- Flesh Made Word: Saints’ Stories and the Western Imagination by Aviad Kleinberg, translated by Jane Marie Todd
Harvard, 340 pp, £19.95, May 2008, ISBN 978 0 674 02647 6
Aviad Kleinberg’s clever, wide-ranging and tendentious book begins by recounting an experience which he cannot quite decide whether to classify as a moment of blinding insight or one of personal weakness. He was watching a television interview with Mother Teresa, in which she told of her first encounter with a dying leper. The leper had asked her why she was caring for him, and she had answered: ‘Because I love you.’ To his own bewilderment, Kleinberg, ‘a sceptic by nature, and when it comes to religious phenomena . . . even more sceptical’, found that he accepted Mother Teresa’s claim unquestioningly. ‘For an instant, at least, I believed that those words were the pure truth,’ and that this absolute love for the leper dying in her arms ‘transformed the scene from a banal act of Christian charity into something heroic, sublime even’.
Doubts followed hard on that moment of surrender. Hadn’t Freud discredited the very idea of the sublime, shown us that ‘when saintliness is not a con, it is self-deception’? Kleinberg, temperamentally inclined to such reductionism, is nevertheless unsatisfied by it, and his book is an extended exploration of the larger implications of his own conflict. What account can we give of charisma, the appeal of extraordinary people in ordinary life? Why did the stories of the saints exercise such power in human society for more than a millennium? Sanctity is a concept which both comforts and alienates. Saints held up a moral ideal to society and were a guarantee that that ideal could actually be lived, if only by the few. They also acted as advocates with God, and transmitted back to earth his healing and forgiving grace. They were an assurance that God existed and cared about suffering and sinful humanity. But the heroically holy were also a reproach to the morally mediocre. These spiritual alpinists climbed high above the humdrum, and the very difference which made them a beacon made them also a reproach to the rest of muddling humanity, caught in the cycle of getting and begetting. ‘Society needed them and resented their holy selfishness.’
The first Christian saints were martyrs, and from the start, martyrs were a problem both for pagan society and for the Church. Problematic for pagan society, because they refused to follow the script written for them by the Roman state. Condemned to humiliating and atrocious deaths as antisocial deviants, their dignity, heroism and even joy in dying challenged (and ultimately defeated) the values of the society which killed them. How could guilty men and women seem so morally superior, so certain of the justice of their cause? Problematic for the Church, because their fortitude established an impossibly high benchmark of discipleship, and because the prestige of the martyr threatened to undermine the authority of the bishop – the saint versus the system. ‘The confrontation takes place between those who hold authority but have no charisma, and those who have charisma but no authority.’ As popular devotion to the saints blossomed round their relics, it became clear that the cult could divide the community, unless the hierarchy could tame it. Saints appealed to many constituencies, served many needs, focused many loyalties, not all of them compatible. But ‘the Catholic Church was often willing to experiment with highly volatile social materials.’ So the bishops became, in Peter Brown’s striking phrase, impresarios of the sacred. They took the bodies of the saints from their shrines outside the cities, and placed them under the altars of their cathedrals. Rather than a trigger for conflicting pieties, the saint became a centre of unity, an episcopal asset. Nevertheless, the popularity of these dead charismatic figures, whose historical reality was often swallowed up in increasingly lurid and fabulous stories, eluded total control, and continually threatened to draw devotees away from what the leaders of the Church considered mainstream Christianity.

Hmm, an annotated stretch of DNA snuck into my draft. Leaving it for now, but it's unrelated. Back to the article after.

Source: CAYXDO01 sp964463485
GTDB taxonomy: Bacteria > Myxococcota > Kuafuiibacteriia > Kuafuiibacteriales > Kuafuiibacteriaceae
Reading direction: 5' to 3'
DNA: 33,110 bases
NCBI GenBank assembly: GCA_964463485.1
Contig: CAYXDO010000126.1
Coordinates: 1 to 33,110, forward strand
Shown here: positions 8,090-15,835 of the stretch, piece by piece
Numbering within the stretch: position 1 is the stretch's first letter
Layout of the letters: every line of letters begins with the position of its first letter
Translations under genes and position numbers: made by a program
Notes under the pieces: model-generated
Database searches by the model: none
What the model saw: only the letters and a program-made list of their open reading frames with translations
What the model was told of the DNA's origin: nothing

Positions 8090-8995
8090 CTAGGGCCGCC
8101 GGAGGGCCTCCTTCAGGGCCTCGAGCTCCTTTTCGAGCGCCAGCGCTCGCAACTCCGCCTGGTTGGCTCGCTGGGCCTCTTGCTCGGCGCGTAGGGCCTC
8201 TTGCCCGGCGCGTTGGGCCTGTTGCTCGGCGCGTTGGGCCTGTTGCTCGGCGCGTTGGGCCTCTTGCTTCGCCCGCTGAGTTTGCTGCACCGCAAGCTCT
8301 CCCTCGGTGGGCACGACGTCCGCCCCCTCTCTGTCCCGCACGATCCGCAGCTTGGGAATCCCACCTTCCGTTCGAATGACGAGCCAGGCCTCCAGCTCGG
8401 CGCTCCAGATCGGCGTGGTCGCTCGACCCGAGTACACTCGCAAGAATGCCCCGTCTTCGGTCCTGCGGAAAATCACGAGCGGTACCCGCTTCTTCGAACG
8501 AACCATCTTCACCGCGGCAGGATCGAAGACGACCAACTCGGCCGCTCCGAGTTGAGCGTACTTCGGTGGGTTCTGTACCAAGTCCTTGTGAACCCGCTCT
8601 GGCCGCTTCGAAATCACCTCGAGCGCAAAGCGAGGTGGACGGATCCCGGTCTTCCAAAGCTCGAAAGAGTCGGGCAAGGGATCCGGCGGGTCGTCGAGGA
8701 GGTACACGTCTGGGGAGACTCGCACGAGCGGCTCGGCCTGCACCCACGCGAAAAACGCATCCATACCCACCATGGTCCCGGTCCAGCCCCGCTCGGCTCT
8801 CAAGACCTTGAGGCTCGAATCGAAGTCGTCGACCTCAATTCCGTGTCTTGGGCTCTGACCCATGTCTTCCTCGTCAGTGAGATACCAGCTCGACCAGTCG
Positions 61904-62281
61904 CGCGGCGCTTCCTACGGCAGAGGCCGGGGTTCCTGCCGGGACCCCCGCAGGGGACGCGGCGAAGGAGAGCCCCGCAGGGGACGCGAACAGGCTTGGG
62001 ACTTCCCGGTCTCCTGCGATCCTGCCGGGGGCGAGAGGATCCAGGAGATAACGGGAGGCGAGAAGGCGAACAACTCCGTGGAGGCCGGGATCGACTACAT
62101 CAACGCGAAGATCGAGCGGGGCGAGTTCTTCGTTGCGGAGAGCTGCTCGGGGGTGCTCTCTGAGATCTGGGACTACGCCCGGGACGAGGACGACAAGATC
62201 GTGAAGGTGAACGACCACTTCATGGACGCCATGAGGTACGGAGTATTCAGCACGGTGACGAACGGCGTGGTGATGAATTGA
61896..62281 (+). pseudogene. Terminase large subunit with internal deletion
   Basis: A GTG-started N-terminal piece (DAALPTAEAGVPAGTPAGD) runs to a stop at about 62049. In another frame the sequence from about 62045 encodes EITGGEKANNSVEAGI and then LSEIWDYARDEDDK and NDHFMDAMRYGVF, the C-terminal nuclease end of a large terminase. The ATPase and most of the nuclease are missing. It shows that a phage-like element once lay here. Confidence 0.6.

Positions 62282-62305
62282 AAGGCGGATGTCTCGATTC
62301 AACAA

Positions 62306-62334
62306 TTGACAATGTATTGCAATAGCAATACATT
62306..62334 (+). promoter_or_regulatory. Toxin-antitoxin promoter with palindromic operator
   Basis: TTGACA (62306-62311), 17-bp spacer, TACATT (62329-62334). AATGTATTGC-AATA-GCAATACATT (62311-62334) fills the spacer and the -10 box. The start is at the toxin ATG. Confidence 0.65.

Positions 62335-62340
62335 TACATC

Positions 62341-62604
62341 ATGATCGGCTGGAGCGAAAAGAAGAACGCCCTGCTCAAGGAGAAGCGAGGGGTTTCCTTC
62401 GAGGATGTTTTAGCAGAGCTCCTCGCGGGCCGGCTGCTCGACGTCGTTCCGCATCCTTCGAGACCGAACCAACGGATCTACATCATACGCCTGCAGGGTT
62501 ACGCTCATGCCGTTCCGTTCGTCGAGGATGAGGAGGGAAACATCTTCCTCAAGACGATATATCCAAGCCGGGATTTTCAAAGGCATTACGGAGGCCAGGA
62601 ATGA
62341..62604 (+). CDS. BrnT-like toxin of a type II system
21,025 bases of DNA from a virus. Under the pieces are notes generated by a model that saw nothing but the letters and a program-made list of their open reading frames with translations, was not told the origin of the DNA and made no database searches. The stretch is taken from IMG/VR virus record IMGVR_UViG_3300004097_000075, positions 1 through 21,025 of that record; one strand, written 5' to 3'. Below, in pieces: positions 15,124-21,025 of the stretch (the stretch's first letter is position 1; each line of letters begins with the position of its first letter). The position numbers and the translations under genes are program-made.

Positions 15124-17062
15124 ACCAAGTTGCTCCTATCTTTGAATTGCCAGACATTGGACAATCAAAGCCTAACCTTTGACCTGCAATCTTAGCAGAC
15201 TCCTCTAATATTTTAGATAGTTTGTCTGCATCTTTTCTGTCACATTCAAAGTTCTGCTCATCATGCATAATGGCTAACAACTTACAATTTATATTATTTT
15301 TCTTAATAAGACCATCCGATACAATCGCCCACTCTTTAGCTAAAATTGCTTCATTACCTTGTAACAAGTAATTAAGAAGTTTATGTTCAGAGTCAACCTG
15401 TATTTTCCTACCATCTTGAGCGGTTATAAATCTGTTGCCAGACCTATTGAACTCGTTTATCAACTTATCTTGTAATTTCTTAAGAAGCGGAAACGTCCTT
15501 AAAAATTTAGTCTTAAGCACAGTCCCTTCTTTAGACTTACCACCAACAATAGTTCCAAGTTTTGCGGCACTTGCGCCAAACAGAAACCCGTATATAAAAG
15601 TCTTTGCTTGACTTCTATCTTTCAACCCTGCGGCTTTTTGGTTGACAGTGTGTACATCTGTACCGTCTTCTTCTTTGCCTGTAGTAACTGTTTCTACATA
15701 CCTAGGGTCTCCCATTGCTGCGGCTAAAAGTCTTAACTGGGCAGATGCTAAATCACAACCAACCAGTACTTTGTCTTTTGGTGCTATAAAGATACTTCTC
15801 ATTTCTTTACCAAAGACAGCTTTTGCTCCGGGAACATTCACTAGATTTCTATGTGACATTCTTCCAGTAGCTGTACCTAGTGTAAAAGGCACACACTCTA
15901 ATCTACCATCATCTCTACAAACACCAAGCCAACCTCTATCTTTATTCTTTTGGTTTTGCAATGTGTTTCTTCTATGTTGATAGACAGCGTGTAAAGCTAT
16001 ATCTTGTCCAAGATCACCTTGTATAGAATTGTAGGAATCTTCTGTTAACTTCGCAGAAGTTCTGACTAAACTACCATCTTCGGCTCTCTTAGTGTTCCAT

According to Kleinberg, resourceful Church leaders responded to this dangerously centrifugal aspect of the cult of the saints by making a pragmatic distinction between official and popular religion. The clerical elite became custodians of the highest standards of doctrine and morality, official guardians of orthodoxy and of the Church’s creeds and commandments. Increasingly, the laity were neither encouraged nor expected to trouble their minds with doctrinal subtleties. It was enough that they obeyed. And popular piety, centred first on the shrines and then on the legends of the saints, was allowed a certain latitude. As St Augustine wrote, ‘What we teach is one thing, what we tolerate another.’ The leaders of the Church, Kleinberg argues, ‘were ready to make many compromises with the “masses”, so long as these masses were not seeking to undermine the leaders’ authority’, and ‘all things considered’, the cult of the saints ‘was perceived as more useful than harmful’.